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On the wing.

Through bold handling of scale, light and colour, Denton Corker Marshall invigorate the daunting volume of Australia's largest exhibition centre.

Historically, Melbourne's central city core has developed on the north bank of the Yarra river, east of the downstream port area. Over the years, changes in shipping practices and increasing containerisation have gradually shifted the focus of Melbourne's port activities further downstream, freeing up the southern side of the river adjacent to the city centre. Redevelopment of the south bank of the Yarra began during the mid 1980s, with the creation of new arts, entertainment, commercial and residential facilities along the spine of a riverside promenade.

The most recent addition to this complex is the Melbourne Exhibition Centre, designed by Denton Corker Marshall. Weighing in at 30 000 sqm, it is Australia's largest indoor exhibition facility. The building is simply planned as an extruded linear shed, echoing the bald functionalism of the original port warehouses. Yet the sleek, aerofoil profile of its roof clearly identifies it as a modern intervention. The 380m long rectangular volume is set at a slight angle to the river, creating an intermediate park-like space, which is partly occupied by the converted cargo sheds and dry docks of Melbourne's Maritime Museum. At the exhibition centre's north-east end (where it meets Clarendon Street), the monolithic volume is fractured into a jazzy, attention-seeking collage of angled planes, colliding in an exuberant gesture of welcome.

A colossal metal fin, 10 storeys high, dominates this ironic, southern hemisphere homage to Constructivism. (As one Australian commentator put it 'Melnikov would blush'.) This splintered agglomeration forms the gatehouse to the complex, housing reception, meeting rooms, an auditorium and various public amenities. Behind its fashionable freneticism, the whale-like bulk of exhibition hall calmly undulates into the middle distance.

The huge volume of the exhibition hall can be subdivided into configurations of various sizes by four sliding walls, thus generating immense flexibility. Ancillary spaces are housed in a series of self-contained pods located on the perimeter of the exhibition spaces. The 84m wide hall is enveloped by a gently swooping, convex roof, like a giant aircraft wing. A smaller concave roof covers the double-height concourse that runs along the riverside edge of the building, providing both access and breakout spaces to the exhibition halls. The generously proportioned concourse is animated by cartoon-like, superscale elements and colourful graphic devices, designed to orientate visitors. A sloping glass wall gives views over the park and river beyond. The curved roof overhangs to create a verandah, supported on a multitude of slim steel posts, like reeds along a riverbank. Reflecting a theme common in traditional Australian architecture, the verandah reinterprets the notion of public ante-space. Its forest of delicate columns diffuses the light and softens the public edge of the building, transforming it into a shady and welcoming promenade. Through a bold yet assured handling of scale, light and colour, Denton Corker Marshall have succeeded in enlivening a dauntingly large building volume in an invigorating and accessible way.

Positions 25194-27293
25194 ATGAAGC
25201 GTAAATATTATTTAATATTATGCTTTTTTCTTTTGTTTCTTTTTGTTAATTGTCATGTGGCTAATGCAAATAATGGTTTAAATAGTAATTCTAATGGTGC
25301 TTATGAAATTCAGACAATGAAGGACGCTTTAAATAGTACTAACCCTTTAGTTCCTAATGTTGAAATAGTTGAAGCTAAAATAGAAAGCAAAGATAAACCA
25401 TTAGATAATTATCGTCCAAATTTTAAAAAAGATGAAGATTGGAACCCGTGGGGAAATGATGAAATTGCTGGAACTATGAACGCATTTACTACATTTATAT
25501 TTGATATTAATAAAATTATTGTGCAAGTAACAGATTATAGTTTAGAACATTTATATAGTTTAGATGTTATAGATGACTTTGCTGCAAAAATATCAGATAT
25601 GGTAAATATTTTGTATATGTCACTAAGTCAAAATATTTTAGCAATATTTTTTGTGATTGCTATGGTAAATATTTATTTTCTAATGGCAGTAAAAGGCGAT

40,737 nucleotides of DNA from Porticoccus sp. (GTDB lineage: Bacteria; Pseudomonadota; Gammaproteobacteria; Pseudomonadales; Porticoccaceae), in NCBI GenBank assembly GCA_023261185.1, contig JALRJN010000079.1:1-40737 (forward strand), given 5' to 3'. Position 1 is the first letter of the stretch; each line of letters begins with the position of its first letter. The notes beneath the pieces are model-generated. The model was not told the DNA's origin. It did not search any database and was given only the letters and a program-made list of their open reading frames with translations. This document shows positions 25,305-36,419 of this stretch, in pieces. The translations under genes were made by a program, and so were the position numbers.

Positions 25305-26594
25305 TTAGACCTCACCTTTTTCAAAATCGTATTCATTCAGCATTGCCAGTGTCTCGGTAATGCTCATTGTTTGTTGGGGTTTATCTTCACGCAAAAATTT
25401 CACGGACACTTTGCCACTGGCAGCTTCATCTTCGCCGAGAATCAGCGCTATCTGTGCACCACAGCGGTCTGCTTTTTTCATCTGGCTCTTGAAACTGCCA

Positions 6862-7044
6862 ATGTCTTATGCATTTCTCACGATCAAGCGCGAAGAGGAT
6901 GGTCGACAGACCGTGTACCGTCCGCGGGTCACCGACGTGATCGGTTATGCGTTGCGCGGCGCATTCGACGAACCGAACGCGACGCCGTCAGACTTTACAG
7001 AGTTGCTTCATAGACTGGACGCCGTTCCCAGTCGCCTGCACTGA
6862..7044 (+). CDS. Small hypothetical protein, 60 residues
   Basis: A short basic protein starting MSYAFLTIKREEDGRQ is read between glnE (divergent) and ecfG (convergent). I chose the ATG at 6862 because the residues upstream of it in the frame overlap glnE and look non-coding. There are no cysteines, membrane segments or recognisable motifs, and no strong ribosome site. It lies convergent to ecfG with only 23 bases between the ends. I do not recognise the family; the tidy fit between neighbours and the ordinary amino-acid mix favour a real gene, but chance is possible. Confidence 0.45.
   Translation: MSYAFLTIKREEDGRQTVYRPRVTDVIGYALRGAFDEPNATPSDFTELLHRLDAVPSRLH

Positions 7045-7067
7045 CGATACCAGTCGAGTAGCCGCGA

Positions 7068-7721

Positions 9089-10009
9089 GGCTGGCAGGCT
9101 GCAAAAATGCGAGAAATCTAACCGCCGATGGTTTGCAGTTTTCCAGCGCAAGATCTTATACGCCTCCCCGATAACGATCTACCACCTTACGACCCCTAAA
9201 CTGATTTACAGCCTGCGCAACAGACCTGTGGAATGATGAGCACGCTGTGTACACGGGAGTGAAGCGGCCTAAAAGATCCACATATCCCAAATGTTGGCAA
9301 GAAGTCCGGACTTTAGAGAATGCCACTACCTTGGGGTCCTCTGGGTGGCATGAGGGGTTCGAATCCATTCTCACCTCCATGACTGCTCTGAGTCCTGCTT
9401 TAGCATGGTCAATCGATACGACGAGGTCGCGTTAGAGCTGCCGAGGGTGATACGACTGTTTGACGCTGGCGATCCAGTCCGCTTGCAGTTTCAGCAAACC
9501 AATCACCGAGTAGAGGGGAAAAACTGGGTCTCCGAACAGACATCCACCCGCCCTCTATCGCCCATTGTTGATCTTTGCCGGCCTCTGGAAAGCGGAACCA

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Title Annotation:Melbourne Exhibition Centre
Author:Slessor, Catherine
Publication:The Architectural Review
Date:Mar 1, 1997
Words:500
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